This week’s Farmer stories discuss conservation agriculture (CA), a farming approach that emphasizes protecting the soil—and the environment in general—for increased productivity. The three main principles of CA are:
• minimal soil disturbance (low-till or no-till)
• permanent soil cover (with crop residues or other soil cover)
• crop rotation and/or intercropping
While plowing or tilling the soil has been assumed to increase fertility, it actually reduces soil organic matter in the long term. Soil organic matter provides nutrients to the crop and is important in stabilizing soil structure. This is why CA emphasizes either no-till or minimum tillage. CA also recommends leaving crop residues on the field to protect soil from sun and wind, and using cover crops to manage weeds.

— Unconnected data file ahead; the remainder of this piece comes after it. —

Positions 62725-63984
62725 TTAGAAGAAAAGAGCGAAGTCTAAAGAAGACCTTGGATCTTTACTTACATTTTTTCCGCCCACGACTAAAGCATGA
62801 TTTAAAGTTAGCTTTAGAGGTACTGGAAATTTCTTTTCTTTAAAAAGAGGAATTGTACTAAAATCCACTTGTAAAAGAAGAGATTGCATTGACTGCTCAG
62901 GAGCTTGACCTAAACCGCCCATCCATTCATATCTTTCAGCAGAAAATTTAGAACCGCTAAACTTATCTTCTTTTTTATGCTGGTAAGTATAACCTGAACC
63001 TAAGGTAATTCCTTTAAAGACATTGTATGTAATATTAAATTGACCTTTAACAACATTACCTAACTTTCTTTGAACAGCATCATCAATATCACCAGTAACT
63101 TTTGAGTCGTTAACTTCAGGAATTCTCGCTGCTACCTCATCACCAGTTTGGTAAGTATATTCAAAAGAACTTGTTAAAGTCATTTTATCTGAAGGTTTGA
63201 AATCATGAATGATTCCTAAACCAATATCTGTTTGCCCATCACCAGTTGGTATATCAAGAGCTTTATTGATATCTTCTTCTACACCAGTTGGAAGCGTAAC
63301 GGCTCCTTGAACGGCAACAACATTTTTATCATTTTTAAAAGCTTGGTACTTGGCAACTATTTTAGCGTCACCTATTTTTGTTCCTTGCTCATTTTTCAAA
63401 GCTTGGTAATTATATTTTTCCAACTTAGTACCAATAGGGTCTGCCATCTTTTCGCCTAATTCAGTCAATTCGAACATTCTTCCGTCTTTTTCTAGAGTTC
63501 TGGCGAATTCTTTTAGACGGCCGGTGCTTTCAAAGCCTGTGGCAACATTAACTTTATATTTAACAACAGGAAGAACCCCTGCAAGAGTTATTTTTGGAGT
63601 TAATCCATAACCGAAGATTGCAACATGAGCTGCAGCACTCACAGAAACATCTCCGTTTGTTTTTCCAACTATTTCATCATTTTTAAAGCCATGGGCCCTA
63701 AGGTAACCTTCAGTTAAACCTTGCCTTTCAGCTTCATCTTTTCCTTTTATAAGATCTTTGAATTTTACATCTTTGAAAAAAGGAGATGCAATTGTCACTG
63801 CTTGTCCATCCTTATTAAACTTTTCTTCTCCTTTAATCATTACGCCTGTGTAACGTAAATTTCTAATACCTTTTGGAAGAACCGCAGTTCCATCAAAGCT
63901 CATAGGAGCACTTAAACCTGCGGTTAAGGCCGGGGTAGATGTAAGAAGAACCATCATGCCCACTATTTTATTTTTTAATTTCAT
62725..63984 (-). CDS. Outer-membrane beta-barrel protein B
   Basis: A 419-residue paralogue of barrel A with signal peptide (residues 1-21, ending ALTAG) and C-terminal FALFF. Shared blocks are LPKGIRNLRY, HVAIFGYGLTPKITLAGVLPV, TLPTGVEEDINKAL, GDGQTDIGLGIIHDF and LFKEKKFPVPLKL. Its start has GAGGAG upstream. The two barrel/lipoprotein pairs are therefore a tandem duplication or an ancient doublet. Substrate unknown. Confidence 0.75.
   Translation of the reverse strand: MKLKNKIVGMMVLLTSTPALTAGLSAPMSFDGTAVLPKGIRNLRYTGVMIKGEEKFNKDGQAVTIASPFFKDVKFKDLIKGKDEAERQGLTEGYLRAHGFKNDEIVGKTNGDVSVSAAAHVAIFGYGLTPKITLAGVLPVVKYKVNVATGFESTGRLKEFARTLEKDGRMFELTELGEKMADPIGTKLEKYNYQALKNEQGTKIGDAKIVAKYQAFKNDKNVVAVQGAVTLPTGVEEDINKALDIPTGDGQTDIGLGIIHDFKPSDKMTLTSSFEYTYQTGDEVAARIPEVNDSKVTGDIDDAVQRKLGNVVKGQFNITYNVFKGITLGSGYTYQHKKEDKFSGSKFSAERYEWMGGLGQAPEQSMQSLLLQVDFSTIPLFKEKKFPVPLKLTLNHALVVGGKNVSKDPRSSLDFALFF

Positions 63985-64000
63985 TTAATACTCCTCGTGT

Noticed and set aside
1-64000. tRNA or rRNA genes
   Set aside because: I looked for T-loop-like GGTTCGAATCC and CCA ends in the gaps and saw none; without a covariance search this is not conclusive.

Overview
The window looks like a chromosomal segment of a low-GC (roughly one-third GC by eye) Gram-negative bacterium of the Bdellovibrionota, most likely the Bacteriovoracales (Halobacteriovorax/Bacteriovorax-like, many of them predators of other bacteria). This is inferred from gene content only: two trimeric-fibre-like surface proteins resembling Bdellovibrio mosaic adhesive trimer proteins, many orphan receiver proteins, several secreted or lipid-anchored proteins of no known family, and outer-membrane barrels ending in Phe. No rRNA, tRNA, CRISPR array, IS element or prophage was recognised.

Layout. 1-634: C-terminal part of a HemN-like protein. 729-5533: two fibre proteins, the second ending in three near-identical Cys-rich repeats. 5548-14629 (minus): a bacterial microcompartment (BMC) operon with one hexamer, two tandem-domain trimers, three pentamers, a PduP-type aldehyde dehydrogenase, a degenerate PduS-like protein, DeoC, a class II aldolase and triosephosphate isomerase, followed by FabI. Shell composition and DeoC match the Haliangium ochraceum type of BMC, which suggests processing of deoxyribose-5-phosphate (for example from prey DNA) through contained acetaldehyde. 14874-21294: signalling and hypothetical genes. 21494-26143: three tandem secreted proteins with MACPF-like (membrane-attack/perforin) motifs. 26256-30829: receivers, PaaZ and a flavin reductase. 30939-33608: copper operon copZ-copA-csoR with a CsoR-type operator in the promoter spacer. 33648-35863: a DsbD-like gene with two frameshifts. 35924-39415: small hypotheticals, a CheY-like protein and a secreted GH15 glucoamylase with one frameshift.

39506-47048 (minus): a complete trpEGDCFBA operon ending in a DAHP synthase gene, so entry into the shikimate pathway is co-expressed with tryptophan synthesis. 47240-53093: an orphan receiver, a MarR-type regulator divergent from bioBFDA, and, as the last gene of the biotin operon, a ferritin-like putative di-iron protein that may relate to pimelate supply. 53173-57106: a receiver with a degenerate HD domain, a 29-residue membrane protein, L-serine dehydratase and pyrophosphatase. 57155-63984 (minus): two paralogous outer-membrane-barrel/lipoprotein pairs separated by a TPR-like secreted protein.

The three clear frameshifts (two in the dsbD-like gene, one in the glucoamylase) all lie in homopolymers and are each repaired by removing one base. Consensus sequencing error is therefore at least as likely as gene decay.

Read some common questions and answers about the advantages and challenges of CA in this resource from Canadian Foodgrains Bank: https://foodgrainsbank.ca/conservation-agriculture-q-a/ 
Learn more about CA, and its connection to integrated pest management, in this resource from the UN Food and Agriculture Organization. The document provides a good explanation and background, as well as information about using cover crops, CA equipment, and integrating livestock. http://www.fao.org/ag/ca/index.html 
Photo: Young men in Mchemwa village, Tanzania, practice conservation agriculture. Photo by Sylvister Domasa